DoD: China To Have Regional AF by 2020
By WENDELL MINNICK
TAIPEI — The People’s Liberation Army Air Force (PLAAF) is undergoing dramatic changes that will make it “one of the world’s foremost air forces by 2020,” according to a handbook to be released this week by the Pentagon’s principal source for air and space intelligence.
Published by the U.S. National Air and Space Intelligence Center (NASIC), “People’s Liberation Army Air Force: 2010” says the PLAAF is aiming to “extend its reach and its lethality,” and is a growing air power the U.S. Air Force “must take seriously.” Defense News received an advance copy.
“It has the potential to be an air force, among other regional air forces, that will shape the future operational environment in the Asia-Pacific region and, perhaps one day, even beyond,” the handbook says.
The PLAAF is trying “to catch up” with the U.S. and other advanced foreign militaries, in an effort “to credibly engage in hightech 21st-century combat.” The Chinese were heavily influenced by the 1991 Persian Gulf War, which “shocked the PLA into the realization” that it had to begin focusing on high-tech and information-age warfare or risk falling further behind modern militaries around the world.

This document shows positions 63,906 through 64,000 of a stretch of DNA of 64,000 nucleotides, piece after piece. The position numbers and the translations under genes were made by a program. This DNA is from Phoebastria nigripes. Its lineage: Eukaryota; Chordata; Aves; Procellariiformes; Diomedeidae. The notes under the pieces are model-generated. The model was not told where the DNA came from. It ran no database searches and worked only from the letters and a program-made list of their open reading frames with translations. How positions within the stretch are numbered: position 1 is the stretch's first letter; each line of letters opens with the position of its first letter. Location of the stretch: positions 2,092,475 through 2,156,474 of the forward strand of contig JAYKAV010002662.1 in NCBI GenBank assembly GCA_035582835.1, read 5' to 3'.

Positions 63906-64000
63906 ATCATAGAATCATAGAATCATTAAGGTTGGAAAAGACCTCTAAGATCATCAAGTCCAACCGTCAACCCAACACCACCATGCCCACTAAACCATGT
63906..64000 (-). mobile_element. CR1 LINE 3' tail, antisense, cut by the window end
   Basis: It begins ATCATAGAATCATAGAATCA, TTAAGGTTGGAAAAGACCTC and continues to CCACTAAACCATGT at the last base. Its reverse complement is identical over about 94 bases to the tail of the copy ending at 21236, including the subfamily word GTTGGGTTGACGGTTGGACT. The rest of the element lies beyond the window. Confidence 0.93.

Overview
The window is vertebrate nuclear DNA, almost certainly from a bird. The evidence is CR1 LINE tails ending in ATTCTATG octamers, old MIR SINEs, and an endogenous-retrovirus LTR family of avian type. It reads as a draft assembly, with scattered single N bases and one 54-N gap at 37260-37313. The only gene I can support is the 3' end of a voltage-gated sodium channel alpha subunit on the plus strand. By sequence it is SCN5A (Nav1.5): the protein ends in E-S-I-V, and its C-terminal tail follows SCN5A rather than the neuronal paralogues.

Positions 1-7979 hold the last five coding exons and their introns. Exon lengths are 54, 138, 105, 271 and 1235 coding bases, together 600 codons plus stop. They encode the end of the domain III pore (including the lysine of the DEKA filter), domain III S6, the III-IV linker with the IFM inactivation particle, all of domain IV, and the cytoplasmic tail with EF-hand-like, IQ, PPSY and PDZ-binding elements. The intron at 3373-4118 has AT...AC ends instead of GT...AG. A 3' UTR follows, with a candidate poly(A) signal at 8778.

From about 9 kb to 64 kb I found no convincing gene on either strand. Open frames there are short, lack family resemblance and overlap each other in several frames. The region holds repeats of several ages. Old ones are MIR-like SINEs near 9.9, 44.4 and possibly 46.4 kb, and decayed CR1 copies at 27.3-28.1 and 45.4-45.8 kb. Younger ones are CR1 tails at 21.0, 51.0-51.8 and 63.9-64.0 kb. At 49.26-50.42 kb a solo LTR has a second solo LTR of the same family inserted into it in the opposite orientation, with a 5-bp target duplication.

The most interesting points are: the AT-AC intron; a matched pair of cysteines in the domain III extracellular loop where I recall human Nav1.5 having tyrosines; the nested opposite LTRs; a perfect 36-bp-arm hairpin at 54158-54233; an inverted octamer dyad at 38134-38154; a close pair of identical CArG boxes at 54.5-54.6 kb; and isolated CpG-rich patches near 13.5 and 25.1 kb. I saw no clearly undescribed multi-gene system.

The PLAAF has traditionally been asked to concentrate solely on the defense of Chinese territory but is now also being asked to protect Chinese interests beyond its borders. Since the 1990s, China has largely shaped its modernization efforts around Taiwan, but the PLAAF is beginning to look at scenarios involving Japan, India and the South China Sea.
China also has modified key doctrinal concepts as more advanced fighter aircraft and new airborne early warning and control aircraft, such as the KJ-200 and KJ-2000, are fielded. The recent unveiling of the stealthy J-20 fighter will further adjust doctrine.
One prominent trend has been efforts to improve joint doctrine. In 2004, the PLAAF was tasked with “its own service-level strategy,” known as “Integrated Air and Space, Being Prepared for Simultaneous Offensive and Defense Operations.” Then, in 2009, the PLAAF implemented a revision of its Outline of Military Training and Evaluation (OMTE), a series of regulations guiding how training will be organized, implemented and evaluated.
“This current OMTE emphasizes joint training, training in Complex Electromagnetic Environment (CEME), and realism in training, including increased use of opposition forces (known as Blue Force),” the report said.
The PLAAF will face challenges as it moves from a primarily tactical asset to a “strategic air force,” and there are some “weighty systemic and technological challenges that will guarantee a certain amount of friction.” The intent of the study is to educate U.S. Air Force personnel about the PLAAF “beyond weapon systems, equipment, and order of battle information.”
The handbook focuses on the PLAAF’s history, leadership, organization, political system, personnel, education, training, logistics, maintenance and foreign relations.
PLAAF’s order of battle and weapons is already thoroughly covered in other U.S. government reports on China, said a NASIC source.
The NASIC report complements the Office of Naval Intelligence’s 2007 handbook on the PLA Navy and Dennis Blasko’s book, “The Chinese Army Today.”